Putting Trans-Atlantic Brainpower To Work On Aviation Safety

This week, the leaders and a wide range of experts from the FAA, the European Aviation Safety Agency (EASA) and industry are gathered in Washington D.C. for the annual International Aviation Safety Conference. The conference provides a forum for experts and authorities from both sides of the Atlantic to get around the same table and share new ideas, initiatives and best practices for reducing accident risk. It also demonstrates a shared commitment to open communication and collaboration from global aviation partners to improve safety.

Global aviation, particularly here in the United States, is remarkably safe. That’s not a question of luck, but a result of hard work, design revisions, testing, maintenance, training and data analysis by stakeholders across the aviation community. Behind the scenes, and often away from public notice, governments, airlines, pilots, manufacturers and suppliers are all continually working together to improve aviation safety.

From an industry perspective, millions of hours go into the design and manufacture of the airplanes we fly. Most of the design changes for safety are improvements voluntarily put in place by industry, and those design changes go through an extensive certification process before they are ever deployed by airlines in their fleets.

One of the topics that is sure to come up in our discussions this week is the response to last month’s Southwest Airlines flight 1380 accident and preventing another occurrence. There is a well-tested process in place for root cause analysis, which the National Transportation Safety Board is following. We look forward to seeing the results of that analysis, identifying areas for improvement and implementing the necessary changes to prevent further occurrences.

It’s important to know that we’re not just focused on the incidents that get national attention. Every aviation incident is logged and reviewed for implications, not just to a particular airplane but to that fleet of aircraft, and also other aircraft. The FAA, manufacturers and airlines do root cause analyses into every incident, focused on correcting potential faults in the systems. The lessons learned from these analyses inform further safety measures, best practices and design changes to make flying safer.

Some have suggested diverting limited FAA resources from its mission of ensuring overall system safety to focus solely on the Southwest incident. We think that would be counterproductive. Commercial aviation’s strong safety record didn’t come from a focus on preventing the last incident – instead, it came from a focus on preventing the next incident.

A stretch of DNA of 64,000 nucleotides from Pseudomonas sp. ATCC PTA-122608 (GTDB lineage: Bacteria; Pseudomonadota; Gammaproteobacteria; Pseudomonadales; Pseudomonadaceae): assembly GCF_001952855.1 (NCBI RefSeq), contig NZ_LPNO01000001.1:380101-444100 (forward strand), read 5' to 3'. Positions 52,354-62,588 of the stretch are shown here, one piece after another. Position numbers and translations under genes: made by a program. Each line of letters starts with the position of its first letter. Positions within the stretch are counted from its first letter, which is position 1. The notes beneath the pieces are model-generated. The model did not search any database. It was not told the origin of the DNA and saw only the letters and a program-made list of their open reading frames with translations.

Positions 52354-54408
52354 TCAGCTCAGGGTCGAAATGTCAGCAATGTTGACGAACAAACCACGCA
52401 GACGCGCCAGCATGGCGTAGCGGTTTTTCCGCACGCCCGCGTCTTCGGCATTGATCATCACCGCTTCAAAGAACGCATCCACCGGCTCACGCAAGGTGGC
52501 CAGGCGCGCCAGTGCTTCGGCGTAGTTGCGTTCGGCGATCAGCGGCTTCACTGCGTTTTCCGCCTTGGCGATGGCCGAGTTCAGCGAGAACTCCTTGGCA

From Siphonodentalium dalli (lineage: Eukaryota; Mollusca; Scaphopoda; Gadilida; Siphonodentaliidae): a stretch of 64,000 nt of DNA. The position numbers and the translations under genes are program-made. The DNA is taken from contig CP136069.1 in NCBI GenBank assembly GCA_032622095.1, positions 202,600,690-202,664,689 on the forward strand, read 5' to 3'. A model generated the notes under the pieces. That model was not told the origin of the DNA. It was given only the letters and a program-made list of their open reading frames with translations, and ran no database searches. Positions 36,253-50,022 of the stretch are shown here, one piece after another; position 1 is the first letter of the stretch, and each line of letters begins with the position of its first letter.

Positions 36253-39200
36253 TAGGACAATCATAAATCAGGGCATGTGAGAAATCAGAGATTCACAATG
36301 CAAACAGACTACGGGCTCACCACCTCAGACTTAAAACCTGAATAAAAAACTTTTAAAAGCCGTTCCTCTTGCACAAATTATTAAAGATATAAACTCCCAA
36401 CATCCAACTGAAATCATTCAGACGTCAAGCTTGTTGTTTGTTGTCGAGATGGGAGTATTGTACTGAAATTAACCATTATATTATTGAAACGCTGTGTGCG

While we at the FAA-EASA conference talk about what we can do together, there are two important things we believe Congress can do to help improve aviation safety. The first is to pass FAA Reauthorization to provide necessary political direction and streamline the certification process so that innovative safety developments can be deployed more quickly. Operating under short-term extensions – or even without authorization altogether – robs the FAA of its ability to plan for the medium and longer term. It also has a ripple effect on industry, introducing additional delays and costs.

The second thing is to provide timely and sufficient funding for key FAA programs and NASA aeronautics research efforts. Continuing resolutions have much the same effect as operating under a short-term Authorization extension – they rob the agency of the ability to plan, to start new programs or to ramp up existing programs. Put them together, and programs like the Next Generation Air Transportation System, which will make our skies much safer and more efficient, suffer delays and cost overruns. Important research efforts into safer, cleaner technologies also get delayed.

Having the safest possible aviation system is a goal we all share. Government, airlines, pilots, manufacturers and suppliers all have a role to play and we look forward to continuing to partner on this important goal.